August 19, 2008

The Reality Street Book of Sonnets

Having recently received The Reality Street Book of Sonnets edited by Jeff Hilson, I was struck by the exhilarated curiosity one feels when in the presence of a great anthology. I counterpose this feeling with the contrary feeling you get from the salad-mixing of popular anthologies. Bookshop poetry sections offer two shades of negativity in this regard: pick up an anthology at random and you either have that sinking feeling that these people can get away with such sloppy publishing and concomitant sense of superiority you get from seeing these feeble efforts. As Ron Silliman wrote in “In The American Tree” – “[this] anthology is a record of the debate”, but there is an endless stream of imbeciles chattering at the moment. Anyway, these thoughts cause me to return to something I’ve not read for years – ‘A Pamphlet Against Anthologies’ by Laura Riding & Robert Graves. The essay argues that there are only 3 types of anthology that are acceptable:
A non-professional, non-purposive collection, such as the poet’s or amateur’s scrapbook; the rescue-anthology, the value of which is primarily historical; and third – the anthology that is criticism. I think there is a fourth. The question of the form of an anthology is a live one for me at the moment because I am in the process of editing one to accompany next year’s Text Festival. The Book of Sonnets is a particularly good one. It made me think about really good anthologies: “In The American Tree” obviously, Rothenberg & Joris’s definitive “Poems of the Millennium”; “Other” Caddel & Quartermain; the Chicago Review “New Writing in German”. With very positive feelings about the Book of Sonnets, I am pleased to note that the Text Anthology (probably not its final title) shares a number of poets – Tony Lopez, Carol Watts, Robert Sheppard, Alan Halsey, (that I can remember without looking at the list). But having returned to the Riding and Graves, I note they also have a lot to say about the implications of classification within what they call a true anthology – approaches mentioned include alphabetical order of poets’ names or titles, or chronological by birth or death of the poets. Silliman divided In The American Tree geographically – East and West Coast. The fourth type I think is the most exciting to delve into, to read – in the way Lawrence Weiner means with READ ART. It is, as Silliman comments in his introduction the poetic conversation of …“The nature of reality. The nature of the individual. The function of language in the constitution of either realm. The nature of meaning. The substantiality of language. The shape and value of literature itself. The function of method.” So I still have the question of how I will construct the Text Anthology. I’ll want it to do those things. “Anthologies are not facts, but individual viewpoints over complex fields of information.” So it will be a curation.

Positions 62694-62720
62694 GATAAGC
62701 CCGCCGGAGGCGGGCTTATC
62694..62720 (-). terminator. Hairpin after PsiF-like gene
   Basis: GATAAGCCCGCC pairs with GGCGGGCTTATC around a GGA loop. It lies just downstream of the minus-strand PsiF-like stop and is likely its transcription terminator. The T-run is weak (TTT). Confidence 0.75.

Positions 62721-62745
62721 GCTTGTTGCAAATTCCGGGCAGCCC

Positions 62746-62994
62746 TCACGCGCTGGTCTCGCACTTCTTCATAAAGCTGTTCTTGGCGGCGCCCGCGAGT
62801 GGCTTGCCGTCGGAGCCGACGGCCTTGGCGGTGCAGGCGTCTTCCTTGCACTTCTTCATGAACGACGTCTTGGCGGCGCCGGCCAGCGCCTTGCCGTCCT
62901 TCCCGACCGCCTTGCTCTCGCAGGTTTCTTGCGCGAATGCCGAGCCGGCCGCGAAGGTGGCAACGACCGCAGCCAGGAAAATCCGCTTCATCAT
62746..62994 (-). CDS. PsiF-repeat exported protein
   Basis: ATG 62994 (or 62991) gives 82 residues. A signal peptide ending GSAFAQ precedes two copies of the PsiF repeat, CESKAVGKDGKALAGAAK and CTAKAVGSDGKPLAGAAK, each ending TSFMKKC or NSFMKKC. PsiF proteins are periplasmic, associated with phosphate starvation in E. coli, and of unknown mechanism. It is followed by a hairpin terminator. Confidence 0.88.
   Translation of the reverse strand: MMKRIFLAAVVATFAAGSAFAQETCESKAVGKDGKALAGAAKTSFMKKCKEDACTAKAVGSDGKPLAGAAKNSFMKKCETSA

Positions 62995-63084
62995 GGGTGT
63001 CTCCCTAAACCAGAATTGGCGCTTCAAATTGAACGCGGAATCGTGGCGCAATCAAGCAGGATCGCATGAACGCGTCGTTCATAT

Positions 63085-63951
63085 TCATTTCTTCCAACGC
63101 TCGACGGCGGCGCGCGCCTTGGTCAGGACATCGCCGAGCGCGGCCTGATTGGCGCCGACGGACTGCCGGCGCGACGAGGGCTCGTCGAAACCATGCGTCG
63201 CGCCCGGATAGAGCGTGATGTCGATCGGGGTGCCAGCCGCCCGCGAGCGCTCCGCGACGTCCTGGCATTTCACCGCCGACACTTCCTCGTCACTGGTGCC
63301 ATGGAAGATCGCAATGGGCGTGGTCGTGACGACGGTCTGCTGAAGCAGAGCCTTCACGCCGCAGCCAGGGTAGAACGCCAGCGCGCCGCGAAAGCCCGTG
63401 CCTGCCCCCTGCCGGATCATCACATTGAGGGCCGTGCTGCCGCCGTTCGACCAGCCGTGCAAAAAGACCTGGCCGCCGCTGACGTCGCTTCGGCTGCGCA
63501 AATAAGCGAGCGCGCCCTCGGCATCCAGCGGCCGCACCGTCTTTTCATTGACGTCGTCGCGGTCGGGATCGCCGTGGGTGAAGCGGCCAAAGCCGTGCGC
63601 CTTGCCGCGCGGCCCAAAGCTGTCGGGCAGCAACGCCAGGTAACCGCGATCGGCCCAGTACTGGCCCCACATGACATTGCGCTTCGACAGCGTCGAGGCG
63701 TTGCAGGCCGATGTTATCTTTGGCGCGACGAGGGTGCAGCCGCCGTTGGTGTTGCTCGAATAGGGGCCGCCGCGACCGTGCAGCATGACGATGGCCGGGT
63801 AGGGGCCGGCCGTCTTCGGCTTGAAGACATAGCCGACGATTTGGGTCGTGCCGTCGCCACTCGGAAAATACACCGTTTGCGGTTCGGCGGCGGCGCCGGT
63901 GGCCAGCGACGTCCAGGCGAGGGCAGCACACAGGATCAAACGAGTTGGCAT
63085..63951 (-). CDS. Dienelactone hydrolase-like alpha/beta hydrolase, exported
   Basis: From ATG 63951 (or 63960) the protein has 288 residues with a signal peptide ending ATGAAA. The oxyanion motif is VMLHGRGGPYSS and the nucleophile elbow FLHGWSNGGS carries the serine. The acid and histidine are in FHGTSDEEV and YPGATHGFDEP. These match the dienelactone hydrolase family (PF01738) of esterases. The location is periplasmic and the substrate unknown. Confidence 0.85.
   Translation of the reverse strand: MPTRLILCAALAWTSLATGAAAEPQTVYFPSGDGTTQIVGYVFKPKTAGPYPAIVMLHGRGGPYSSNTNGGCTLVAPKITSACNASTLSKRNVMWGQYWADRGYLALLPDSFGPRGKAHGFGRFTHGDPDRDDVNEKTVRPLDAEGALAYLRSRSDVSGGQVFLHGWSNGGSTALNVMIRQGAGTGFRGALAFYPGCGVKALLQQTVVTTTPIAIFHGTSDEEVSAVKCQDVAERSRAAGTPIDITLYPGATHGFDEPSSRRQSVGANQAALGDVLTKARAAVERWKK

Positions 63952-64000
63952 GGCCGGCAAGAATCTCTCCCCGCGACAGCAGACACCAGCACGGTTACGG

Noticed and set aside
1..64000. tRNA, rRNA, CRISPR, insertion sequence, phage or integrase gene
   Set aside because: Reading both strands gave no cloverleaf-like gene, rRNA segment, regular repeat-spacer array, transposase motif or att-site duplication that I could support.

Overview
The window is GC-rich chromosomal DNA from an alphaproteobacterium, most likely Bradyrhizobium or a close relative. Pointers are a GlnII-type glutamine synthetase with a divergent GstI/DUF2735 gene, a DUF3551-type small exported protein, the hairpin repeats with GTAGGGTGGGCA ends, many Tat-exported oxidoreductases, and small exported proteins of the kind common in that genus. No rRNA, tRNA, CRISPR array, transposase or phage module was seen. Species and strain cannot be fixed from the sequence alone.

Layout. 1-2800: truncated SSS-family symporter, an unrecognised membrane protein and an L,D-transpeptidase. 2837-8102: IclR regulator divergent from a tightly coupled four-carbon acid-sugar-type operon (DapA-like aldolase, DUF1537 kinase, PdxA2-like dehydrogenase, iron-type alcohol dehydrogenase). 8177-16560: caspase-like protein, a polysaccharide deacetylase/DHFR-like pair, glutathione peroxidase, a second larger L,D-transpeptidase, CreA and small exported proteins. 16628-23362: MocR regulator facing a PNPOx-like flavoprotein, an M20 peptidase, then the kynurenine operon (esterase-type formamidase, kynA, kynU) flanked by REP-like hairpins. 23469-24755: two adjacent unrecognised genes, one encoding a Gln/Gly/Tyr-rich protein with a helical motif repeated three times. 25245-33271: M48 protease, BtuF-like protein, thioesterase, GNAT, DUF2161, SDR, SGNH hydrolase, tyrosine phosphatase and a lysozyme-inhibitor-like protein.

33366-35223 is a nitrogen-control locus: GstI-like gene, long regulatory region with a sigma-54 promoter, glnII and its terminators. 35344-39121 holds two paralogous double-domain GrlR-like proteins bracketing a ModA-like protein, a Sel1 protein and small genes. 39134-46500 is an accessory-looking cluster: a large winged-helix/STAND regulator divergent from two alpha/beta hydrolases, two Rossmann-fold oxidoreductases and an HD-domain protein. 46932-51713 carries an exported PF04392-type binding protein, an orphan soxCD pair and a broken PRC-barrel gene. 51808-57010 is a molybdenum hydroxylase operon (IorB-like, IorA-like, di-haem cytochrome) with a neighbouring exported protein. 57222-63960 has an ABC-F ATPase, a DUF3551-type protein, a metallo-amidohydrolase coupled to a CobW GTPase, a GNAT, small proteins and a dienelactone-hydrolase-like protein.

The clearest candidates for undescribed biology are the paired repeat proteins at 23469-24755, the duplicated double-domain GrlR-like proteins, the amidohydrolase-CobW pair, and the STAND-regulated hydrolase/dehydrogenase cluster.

Anyway, off to Toronto now.

August 16, 2008

Carol Watts

Carol Watts ( ) visited yesterday see the Irony of Flatness (picture 1) and discuss various project possibilities. Also shown introducing Phil Davenport to her "China" series - some of which will feature in the Text Festival anthology. Here is a sonnet from her 'Brass, Running':


difficult and persistent is the light
and its qualities a haunting of precepts
her gunmetal sanctuary where breath mists
famished in its reckoning her absence is
a volume to be accounted for do you know
the desolation of measurement motes
descending second per second without
intimation think of the sound of light as
a guttering of limbs its rush a hunger
to sustain the evidence of breathing snatched
from other open mouths the denial
of burning is not harmless she is not here
is something inflammatory baptism: light
and water implicated in the frenzy of cities

August 09, 2008

Dancing Chairs and a Walking Woman